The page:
Belfast Telegraph

Woman kept as 'domestic slave' in Belfast house, court hears

Precious Izekor appeared before Belfast Magistrates' Court on Friday
Precious Izekor appeared before Belfast Magistrates' Court on Friday

By Alan Erwin

A woman was allegedly kept as a domestic slave at a house in Belfast after being passed from one Nigerian family to another, a court has heard.

Police said she comes from an impoverished background at the other end of the social scale from a husband and wife accused of keeping her in servitude.

Details emerged as Precious Izekor was remanded in custody charged with requiring her to perform forced or compulsory labour over a nine-month period.

The 25-year-old defendant, of Castlereagh Place in east Belfast, was detained in Scotland on Tuesday and brought back to Northern Ireland.

Her husband, 33-year-old Nigerian national Osarobo Izekor, was remanded in custody on Wednesday on the same charge.

The couple are the first to be prosecuted in Northern Ireland for alleged involvement in domestic servitude.

The alleged offence occurred between December 31, 2016 and October 1, 2017.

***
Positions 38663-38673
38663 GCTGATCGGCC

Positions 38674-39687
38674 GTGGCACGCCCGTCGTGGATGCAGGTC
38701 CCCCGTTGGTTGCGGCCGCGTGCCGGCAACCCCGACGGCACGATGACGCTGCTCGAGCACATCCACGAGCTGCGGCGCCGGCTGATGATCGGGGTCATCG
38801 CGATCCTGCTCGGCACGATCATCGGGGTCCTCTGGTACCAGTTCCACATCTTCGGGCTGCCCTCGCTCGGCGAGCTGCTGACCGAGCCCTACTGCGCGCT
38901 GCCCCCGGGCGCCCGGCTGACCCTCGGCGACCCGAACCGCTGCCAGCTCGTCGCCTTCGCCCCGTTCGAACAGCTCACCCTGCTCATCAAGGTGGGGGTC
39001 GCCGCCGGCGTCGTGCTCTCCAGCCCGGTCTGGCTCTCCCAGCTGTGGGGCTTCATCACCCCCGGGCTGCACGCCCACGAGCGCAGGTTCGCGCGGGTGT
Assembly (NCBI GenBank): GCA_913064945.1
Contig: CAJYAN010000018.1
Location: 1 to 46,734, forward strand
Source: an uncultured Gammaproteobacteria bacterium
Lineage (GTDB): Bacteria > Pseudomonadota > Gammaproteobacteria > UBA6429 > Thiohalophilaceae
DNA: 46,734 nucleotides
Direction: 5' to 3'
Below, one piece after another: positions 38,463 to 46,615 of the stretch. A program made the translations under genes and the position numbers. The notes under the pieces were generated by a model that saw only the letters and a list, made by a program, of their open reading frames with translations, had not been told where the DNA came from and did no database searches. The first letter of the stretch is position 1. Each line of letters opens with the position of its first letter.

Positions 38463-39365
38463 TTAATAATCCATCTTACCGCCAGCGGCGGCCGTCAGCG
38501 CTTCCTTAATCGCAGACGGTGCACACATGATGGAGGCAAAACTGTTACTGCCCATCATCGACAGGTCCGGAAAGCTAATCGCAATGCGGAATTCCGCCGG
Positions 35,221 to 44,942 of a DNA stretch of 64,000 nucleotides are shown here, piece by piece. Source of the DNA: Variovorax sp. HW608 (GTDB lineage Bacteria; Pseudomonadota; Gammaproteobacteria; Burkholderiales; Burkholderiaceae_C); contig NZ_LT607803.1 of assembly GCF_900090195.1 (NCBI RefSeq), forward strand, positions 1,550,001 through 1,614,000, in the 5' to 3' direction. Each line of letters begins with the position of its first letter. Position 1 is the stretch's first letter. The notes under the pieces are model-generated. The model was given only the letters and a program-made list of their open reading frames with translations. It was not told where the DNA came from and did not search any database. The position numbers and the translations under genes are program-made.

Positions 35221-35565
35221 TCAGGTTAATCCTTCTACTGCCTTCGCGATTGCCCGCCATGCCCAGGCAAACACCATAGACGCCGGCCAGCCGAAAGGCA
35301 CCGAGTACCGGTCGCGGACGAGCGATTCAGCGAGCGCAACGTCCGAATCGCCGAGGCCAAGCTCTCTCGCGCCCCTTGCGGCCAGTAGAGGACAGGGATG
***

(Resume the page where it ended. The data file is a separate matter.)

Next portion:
Detectives from the PSNI's Modern Slavery and Human Trafficking Unit made the arrests as part of an ongoing investigation.

Documentation and mobile phones were seized during searches at a property in the city earlier this week.

According to police the alleged victim escaped the property where she was living around 16 months ago, alerting a member of the public who contacted the authorities.

Appearing before Belfast Magistrates' Court, Precious Izekor spoke only to confirm she understood the charge.

The pregnant mother of two, who holds dual British and Sierra Leonean nationality, denies the alleged offence.

But opposing bail, a detective claimed she has access to up to £18,000 in funds which could help her flee to Africa.

He also expressed concerns that the accused may try to interfere with the complainant - described as a vulnerable adult - or her relatives.

"The victim has family in Nigeria, she is from an extremely poor and impoverished background," he told the court.

"The defendant's family-in-law would be from a different end of the social scale, and we believe there would be pressure exerted over the victim's family in Nigeria."

The detective added: "The victim states that she was essentially transferred from one family to another... and would be in fear of being taken back to Nigeria and back to poverty."

Defence solicitor Eoghan McKenna confirmed Precious Izekor denied the allegations against her during interviews.

He told the court his client has limited knowledge of any relationship between her in-laws and the complainant.

District Judge Fiona Bagnall was told Izekor has lived in Northern Ireland for a number of years, and planned to remain in the jurisdiction with her children.

But refusing bail, Mrs Bagnall remanded the accused in custody to appear in court again in four weeks time.

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